My obstetrician came to check on me around that time and said I had dilated to three centimeters and could have an epidural at any time. When I said I didn’t want an epidural, she looked shocked and laughed at the idea. While my nurse respected my doctor, she later assured me I really could do it – and I believed I could.
Since my contractions started picking up in closeness and intensity, Prince Charming and I got to work on our relaxation techniques. I tried changing positions by walking, leaning on Prince Charming, and rocking and bouncing on a birthing ball, both to get comfortable and to let gravity work. I got to the point, though, of being most comfortable lying on my side in bed. Prince Charming tried to get me to relax through each contraction.
At first, it wasn’t bad, but then there was more and more pain. With many contractions, I would say, “It hurts!!!” while trying to completely relax my body – then the contraction would stop and I’d feel fine. When the contractions began to get really intense, I actually fell asleep between each one and had vivid, crazy dreams, then woke up to work through each contraction. As soon as each would pass, I’d fall back asleep. It was very strange, but it helped me get through everything.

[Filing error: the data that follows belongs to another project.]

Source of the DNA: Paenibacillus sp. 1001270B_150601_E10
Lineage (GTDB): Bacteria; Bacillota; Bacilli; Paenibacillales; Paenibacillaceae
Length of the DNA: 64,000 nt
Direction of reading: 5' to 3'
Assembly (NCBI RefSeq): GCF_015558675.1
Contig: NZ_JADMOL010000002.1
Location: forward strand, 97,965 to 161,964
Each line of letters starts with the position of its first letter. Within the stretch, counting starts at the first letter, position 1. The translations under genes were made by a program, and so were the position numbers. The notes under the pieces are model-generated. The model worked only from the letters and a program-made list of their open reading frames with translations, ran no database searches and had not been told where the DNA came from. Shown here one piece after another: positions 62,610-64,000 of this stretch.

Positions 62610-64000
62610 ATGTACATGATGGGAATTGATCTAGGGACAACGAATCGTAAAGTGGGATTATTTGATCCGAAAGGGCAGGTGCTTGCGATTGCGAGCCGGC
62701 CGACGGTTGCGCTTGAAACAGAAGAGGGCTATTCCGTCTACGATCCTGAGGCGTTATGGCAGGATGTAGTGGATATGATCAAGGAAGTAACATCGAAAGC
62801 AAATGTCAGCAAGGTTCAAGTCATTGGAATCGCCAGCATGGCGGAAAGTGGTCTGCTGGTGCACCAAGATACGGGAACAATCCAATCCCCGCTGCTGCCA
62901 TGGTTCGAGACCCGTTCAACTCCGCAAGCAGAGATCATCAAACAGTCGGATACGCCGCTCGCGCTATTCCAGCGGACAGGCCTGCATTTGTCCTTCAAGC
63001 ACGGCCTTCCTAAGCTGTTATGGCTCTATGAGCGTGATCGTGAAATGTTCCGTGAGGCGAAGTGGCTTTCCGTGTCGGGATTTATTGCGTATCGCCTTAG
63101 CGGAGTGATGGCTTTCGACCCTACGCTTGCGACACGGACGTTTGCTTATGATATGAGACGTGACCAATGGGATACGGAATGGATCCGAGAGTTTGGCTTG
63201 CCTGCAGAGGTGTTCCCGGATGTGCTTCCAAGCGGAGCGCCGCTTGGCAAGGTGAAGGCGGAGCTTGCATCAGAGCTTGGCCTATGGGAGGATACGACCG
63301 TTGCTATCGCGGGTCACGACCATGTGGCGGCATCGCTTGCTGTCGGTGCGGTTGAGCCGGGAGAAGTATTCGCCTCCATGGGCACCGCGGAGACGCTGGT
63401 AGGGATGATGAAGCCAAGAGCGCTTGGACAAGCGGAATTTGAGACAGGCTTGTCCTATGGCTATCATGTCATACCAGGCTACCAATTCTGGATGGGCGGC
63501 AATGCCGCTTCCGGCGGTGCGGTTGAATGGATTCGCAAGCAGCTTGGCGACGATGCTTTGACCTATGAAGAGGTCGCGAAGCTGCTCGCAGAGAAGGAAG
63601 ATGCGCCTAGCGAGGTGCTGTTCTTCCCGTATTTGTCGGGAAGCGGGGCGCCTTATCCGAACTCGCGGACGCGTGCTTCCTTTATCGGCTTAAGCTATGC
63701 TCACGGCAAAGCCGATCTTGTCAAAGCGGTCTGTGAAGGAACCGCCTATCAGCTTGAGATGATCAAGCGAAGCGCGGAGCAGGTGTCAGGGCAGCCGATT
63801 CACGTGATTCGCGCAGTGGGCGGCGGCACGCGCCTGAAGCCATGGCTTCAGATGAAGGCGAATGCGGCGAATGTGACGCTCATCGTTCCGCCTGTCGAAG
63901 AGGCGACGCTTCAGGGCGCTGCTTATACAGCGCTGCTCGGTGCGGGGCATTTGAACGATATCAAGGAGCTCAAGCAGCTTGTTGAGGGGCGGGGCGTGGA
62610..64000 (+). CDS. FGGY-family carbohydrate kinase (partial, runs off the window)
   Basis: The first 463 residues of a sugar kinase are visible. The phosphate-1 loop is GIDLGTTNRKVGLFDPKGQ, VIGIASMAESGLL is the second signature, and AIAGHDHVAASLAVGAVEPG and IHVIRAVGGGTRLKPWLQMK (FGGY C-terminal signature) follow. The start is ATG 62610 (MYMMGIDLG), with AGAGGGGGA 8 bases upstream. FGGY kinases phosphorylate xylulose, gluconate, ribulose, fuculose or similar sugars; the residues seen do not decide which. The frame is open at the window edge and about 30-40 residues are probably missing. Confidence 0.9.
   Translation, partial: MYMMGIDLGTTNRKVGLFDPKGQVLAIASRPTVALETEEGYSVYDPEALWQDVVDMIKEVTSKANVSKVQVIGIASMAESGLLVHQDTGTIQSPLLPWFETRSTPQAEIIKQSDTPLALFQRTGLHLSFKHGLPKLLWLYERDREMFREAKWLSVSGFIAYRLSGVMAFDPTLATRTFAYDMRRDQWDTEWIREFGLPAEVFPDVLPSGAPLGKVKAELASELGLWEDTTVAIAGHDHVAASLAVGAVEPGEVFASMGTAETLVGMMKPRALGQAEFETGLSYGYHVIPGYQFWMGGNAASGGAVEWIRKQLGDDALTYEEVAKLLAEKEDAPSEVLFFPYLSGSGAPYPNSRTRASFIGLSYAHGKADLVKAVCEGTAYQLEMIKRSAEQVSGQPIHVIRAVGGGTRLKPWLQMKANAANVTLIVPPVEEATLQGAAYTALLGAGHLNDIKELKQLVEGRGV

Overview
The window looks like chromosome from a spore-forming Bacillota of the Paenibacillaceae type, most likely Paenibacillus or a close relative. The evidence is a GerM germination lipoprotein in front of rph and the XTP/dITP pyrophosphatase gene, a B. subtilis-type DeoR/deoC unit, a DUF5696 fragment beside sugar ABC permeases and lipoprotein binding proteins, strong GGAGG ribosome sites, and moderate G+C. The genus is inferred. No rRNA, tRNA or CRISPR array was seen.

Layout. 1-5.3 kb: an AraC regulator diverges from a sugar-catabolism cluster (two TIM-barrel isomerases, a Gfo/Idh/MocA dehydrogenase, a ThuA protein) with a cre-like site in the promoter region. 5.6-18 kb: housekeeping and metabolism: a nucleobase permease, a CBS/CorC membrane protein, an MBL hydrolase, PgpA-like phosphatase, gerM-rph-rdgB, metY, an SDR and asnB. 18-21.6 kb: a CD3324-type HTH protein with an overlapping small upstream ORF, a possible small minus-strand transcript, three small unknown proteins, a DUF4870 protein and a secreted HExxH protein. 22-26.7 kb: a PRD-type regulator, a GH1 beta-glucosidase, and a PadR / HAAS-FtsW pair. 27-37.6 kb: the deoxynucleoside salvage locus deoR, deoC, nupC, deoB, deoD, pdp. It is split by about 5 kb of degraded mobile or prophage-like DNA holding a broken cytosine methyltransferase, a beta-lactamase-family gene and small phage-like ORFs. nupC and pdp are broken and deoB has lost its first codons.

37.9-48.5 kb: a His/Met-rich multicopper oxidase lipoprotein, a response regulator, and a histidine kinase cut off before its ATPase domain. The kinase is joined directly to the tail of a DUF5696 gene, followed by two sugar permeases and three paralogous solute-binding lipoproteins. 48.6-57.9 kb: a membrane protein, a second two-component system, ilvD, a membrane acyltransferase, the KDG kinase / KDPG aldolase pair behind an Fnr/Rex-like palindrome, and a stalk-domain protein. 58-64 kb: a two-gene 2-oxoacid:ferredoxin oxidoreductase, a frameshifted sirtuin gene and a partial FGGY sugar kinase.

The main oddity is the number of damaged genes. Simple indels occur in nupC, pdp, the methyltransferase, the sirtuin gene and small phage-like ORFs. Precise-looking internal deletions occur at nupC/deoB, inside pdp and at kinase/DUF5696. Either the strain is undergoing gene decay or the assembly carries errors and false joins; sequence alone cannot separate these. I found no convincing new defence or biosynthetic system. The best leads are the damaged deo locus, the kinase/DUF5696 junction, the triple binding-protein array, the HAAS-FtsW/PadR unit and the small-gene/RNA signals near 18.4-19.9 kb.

When my nurse heard my pain level was a ten, she checked and saw I was seven centimeters dilated. I was ready to enter the transition stage, the most taxing and tiring part of labor. Afraid I couldn’t make it another three centimeters on my own, I asked if I could use the room’s birthing tub; she checked with my doctor and was given the OK.
Once the tub was filled, I was able to get in. It took away my discomfort right away, and I was able to rest immersed in water for the entire transition period while Prince Charming fed me ice chips and my nurse quietly encouraged me through each contraction. Only three or four contractions during this time were painful; I could feel the others, but they were nothing to complain about.
By nine centimeters, I got out of the tub. On the monitors, the baby’s heart rate was erratic, and the hospital staff wanted to give me an internal fetal monitoring device – something we hadn’t wanted in our birth plan due to a possible risk of infection. But at this stage in labor and with the level of concern, we agreed to it right away. The monitoring did show that something was wrong with the baby’s heart. When my doctor came in to see everything around 5 p.m., she was very alarmed and changed into scrubs right away.